When you think of Chanukah, what comes to mind? Is it the regal menorah, calling us to coronate it? Perhaps it’s the dreidel, reminding us all of the child within? What about the crackle of the oil as we prepare ourAre we living vitally? golden latkes? Or maybe it conjures up Rosh Hashanah.

Rosh Hashanah? Not the first thing that comes to mind, you might say. But according to the mystics, the time between the High Holidays and Chanukah are intrinsically linked.1

Our tradition teaches that on Rosh Hashanah, G‑d decides what our year will look like. Yet these decisions are actually sealed on Hoshanah Rabbah, the seventh day of Sukkot.

However, the mystics reveal that though the judgement is sealed on Hoshanah Rabbah, it is not “delivered” until Chanukah.

Throughout the High Holidays, we beseech G‑d to inscribe us in the proverbial “Book of Life.” We desire to continue our physical, bodily existence. But there is more to life than tangible continuity.

What are we doing with the gift of life that we have been granted this year? Are we living vitally, consciously, with intent and purpose? Are we living robotically, coldly and unaware? Will we be inscribed in the “Book of Living” or the book of just getting by?

The “grace period” before judgment is delivered in order to give us a second chance through our actions to fulfill the hopes created by our prayers during the High Holidays. This is a window to show G‑d that we are more than just a pulse. We are action. We are motion. We live our faith.

We prayed for forgiveness and self-actualization in the fall. Since Rosh Hashanah, have we transformed the potential into reality?

Are we listening and empathizing with our loved ones? Are we dynamic, expressive partners? Are we nonjudgmental, yet honest friends?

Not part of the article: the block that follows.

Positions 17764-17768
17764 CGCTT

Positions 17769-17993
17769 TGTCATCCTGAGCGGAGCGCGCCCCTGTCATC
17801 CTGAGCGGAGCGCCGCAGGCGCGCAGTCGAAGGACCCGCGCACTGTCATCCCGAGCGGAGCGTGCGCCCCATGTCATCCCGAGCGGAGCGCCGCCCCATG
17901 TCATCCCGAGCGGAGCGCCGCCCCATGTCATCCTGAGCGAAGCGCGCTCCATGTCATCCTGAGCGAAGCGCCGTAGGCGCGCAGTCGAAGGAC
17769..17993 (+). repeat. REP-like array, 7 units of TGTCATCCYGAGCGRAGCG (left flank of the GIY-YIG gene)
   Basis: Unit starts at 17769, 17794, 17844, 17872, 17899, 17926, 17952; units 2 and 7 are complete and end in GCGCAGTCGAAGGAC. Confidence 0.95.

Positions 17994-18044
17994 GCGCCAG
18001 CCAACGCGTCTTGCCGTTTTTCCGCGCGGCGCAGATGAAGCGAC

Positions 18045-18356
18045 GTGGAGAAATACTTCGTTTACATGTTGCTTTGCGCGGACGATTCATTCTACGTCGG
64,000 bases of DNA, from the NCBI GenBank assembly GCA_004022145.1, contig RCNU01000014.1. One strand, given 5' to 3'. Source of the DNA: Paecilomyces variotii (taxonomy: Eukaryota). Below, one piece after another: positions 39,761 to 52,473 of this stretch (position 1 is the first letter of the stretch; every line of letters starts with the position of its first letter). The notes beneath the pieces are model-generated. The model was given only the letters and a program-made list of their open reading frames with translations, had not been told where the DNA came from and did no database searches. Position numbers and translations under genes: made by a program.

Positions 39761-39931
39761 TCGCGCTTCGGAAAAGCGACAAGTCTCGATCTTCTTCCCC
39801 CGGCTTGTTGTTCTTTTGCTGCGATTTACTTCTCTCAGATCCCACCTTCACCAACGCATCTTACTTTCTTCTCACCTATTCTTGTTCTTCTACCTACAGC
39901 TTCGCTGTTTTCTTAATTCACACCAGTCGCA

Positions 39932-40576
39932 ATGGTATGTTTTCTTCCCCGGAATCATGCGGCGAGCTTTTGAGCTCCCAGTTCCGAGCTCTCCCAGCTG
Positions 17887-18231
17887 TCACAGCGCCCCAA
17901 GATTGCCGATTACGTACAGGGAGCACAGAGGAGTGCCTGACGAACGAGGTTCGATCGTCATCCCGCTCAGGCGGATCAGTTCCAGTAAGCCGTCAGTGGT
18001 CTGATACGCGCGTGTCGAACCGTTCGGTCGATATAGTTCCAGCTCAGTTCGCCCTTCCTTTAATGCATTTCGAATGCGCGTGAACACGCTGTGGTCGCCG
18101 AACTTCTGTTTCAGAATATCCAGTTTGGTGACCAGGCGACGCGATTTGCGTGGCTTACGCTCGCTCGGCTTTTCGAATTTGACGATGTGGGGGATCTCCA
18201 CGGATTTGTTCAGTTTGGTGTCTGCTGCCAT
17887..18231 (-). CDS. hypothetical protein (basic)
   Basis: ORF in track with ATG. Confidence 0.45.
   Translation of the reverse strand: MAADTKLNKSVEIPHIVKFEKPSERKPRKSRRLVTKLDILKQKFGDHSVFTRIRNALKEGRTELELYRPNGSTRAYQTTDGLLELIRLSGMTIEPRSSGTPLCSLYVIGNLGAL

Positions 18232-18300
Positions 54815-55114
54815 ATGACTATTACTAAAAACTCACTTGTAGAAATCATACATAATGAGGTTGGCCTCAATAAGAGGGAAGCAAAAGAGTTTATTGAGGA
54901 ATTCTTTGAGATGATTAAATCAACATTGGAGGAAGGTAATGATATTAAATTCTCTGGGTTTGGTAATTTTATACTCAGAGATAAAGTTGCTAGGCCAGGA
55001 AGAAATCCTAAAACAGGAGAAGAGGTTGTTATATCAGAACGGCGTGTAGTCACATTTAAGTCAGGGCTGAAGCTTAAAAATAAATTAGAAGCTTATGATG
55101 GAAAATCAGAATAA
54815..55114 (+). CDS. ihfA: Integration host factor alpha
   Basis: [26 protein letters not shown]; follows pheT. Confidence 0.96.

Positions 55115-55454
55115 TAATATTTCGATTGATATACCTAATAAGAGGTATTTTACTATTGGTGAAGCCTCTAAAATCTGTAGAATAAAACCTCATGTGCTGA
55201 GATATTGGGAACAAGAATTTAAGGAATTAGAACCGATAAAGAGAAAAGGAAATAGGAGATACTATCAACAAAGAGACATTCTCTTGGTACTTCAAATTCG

On Chanukah, we celebrate the miracle of the oil. When the Maccabees emancipated the Temple from the Greeks, they found a small vial of olive oil. Even though it was just enough to burn for one day, it miraculously continued to burn for eight.

In Jewish thought, olive oil is associated with wisdom. Thus, combining olive oil with the lighting of the candles most certainly can produce enlightened illumination!

Chanukah has the power to clarify and distill. It is an auspicious time for shedding light on important questions that arose from the contemplation of the High Holidays. Now we have the opportunity to transform prayer into service and aspirations into concrete actions.

Our beloved Chanukah heroes, the Maccabees, serve as an example of transformed potential to reality.

The Greeks wanted to snuff out all things Jewish. TheChanukah has the power to clarify and distill Maccabees’ heroic challenge to the Greeks was the last stand against complete Jewish assimilation and annihilation. The Maccabees took their faith and prayers and converted them into potent, successful accomplishment.

The Maccabees wrote themselves in the “Book of Life.”

During Chanukah, the wisdom of the oil, the clarity from the light of the candles, the Maccabees triumph all point to a time of elevated awareness and transformational energy.

It’s no wonder that G‑d chose it as the time in which to deliver our yearly judgment. G‑d wants us to choose life. He wants us to succeed.

On Chanukah, may our dreams become reality. May we truly choose to live, develop and make real all that we prayed for at the beginning of our year.